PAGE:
Louis Vuitton Logo Extrapolation Ridiculousness: Mexican Houses, Trash Bags, Machine Guns & Tattooed Pigs

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Wed, Oct 7, 2009 at 5:46 AM

The famous Louis Vuitton logo was introduced in the late 19th century as a way to prevent counterfeiting of the company's designer luggage. Ironically, it's now the most counterfeited brand in fashion history. Ridiculous extrapolations of the brand include:

1. That Random Bungalow in Mexico

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The greatest thing about it, aside from the fact that someone took the time to paint the logo all over his or her home, is the fence. No, wait, the iron bars over the windows. Soon, in an effort to keep up with the Joneses, the neighbors will retaliate by painting their house with the Gucci logo.

2. The Louis Vuitton Trash Bag

click to enlarge louis_vuitton_trash_bag.jpg
You think you're rich? This person is so rich he throws his trash away in LV plastic bags. You know what's inside the trash bag? Empty Louis Vuitton milk cartons and Louis Vuitton eggshells.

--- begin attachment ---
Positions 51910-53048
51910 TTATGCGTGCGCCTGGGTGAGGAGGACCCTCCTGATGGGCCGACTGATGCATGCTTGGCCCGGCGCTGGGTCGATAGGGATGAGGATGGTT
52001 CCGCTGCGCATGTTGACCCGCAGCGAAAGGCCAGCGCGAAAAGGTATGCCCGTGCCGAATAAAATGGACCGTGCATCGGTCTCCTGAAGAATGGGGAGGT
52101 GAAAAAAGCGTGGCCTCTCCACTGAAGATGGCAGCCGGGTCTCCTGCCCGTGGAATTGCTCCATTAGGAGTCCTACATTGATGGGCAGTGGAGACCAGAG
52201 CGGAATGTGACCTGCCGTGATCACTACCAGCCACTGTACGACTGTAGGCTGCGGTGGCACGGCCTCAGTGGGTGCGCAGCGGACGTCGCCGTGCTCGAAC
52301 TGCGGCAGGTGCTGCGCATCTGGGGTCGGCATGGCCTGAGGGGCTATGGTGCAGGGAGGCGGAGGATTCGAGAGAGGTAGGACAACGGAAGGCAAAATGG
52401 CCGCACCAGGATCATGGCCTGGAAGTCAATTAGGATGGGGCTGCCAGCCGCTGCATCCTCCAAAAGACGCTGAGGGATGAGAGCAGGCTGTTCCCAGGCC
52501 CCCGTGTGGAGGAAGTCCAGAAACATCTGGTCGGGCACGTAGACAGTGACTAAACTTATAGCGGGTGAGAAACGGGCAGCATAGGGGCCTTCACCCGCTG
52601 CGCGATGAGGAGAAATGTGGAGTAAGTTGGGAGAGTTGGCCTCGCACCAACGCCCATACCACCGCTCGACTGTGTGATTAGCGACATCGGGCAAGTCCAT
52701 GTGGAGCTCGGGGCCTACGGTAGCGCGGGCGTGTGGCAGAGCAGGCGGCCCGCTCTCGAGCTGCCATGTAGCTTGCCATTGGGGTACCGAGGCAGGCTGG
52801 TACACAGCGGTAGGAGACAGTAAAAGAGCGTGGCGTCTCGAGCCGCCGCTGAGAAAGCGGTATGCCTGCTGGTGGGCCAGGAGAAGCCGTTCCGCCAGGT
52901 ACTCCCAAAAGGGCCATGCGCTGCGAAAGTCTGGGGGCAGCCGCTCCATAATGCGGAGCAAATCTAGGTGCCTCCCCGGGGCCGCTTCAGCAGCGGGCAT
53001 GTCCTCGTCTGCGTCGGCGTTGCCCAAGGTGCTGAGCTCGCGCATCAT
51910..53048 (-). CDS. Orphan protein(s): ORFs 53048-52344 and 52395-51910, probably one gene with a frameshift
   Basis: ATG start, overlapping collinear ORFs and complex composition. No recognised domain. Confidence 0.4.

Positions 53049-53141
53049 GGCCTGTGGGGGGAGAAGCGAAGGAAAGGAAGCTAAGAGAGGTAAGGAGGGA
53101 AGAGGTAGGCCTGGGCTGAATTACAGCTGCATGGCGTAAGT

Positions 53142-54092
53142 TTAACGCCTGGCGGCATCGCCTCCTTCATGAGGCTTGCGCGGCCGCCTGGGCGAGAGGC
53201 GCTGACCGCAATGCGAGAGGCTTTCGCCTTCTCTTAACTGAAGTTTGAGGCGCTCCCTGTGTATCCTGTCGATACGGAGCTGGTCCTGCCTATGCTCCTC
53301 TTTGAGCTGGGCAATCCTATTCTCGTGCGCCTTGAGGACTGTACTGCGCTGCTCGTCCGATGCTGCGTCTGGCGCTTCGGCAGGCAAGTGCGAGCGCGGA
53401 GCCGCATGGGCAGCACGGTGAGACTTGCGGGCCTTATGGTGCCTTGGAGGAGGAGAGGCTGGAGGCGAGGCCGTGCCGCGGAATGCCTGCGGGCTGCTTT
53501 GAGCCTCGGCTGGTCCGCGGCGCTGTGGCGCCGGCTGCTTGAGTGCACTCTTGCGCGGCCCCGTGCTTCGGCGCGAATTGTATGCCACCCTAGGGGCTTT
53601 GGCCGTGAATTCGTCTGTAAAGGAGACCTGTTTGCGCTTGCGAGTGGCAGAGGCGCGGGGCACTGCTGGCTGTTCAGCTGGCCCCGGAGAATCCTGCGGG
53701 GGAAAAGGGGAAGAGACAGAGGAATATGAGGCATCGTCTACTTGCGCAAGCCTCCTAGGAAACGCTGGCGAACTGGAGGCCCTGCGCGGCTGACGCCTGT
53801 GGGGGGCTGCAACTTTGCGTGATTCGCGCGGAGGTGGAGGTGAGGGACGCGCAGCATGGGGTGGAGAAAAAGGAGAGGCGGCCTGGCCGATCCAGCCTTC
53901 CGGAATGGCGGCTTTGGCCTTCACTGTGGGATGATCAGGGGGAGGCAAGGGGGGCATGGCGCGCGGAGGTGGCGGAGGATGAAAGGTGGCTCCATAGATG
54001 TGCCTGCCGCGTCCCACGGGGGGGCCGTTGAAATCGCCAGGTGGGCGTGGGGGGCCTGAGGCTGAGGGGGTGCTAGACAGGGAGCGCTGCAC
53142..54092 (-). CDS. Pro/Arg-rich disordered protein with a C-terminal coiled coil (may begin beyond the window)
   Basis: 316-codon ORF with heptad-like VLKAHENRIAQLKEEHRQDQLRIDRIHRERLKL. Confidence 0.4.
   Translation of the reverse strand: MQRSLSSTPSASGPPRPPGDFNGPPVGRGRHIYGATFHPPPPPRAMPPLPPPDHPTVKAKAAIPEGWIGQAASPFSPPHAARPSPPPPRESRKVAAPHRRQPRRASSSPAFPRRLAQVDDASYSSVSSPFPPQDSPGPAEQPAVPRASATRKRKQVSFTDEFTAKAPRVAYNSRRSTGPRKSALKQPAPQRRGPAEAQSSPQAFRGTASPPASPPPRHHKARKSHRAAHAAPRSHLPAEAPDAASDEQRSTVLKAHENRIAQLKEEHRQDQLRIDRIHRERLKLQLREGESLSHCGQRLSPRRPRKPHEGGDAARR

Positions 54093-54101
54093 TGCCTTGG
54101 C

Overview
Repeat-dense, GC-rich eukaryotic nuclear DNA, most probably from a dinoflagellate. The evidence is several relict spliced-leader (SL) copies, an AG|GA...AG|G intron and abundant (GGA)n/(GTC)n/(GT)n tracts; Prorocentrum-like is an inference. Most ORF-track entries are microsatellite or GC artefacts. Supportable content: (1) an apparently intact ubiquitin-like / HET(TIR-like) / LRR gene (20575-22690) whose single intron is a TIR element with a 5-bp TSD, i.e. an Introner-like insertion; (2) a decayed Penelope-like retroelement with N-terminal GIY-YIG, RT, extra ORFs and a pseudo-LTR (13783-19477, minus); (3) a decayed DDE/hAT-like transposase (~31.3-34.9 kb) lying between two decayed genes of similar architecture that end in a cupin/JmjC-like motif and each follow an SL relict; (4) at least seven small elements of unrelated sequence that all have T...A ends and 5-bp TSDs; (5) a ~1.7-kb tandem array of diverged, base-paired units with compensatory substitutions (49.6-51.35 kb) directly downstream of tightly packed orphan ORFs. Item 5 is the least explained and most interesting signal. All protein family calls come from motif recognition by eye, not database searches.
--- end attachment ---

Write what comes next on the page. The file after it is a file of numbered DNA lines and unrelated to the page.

3. The Louis Vuitton Car

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Dear Jesus, please tell me that the person who drives this car is the same person who owns the Louis Vuitton Mexican house. Thank you. Amen.

4. The Louis Vuitton Electric Chair

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Okay, fine. This electric chair was made by an actual bona fide artist, Peter Gronquist. But still, nice execution of the whole "death by fashion" concept. (Get it? Execution? Right!)

5. The Louis Vuitton Machine Gun

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Another by Peter Gronquist. Incidentally, he's the guy who made the gold Chanel grenade launcher that Sacha Baron Cohen carried at the premiere of Bruno.

6. The Louis Vuitton Chainsaw

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Gronquist, again. An LV chainsaw for fashionista lumberjacks.

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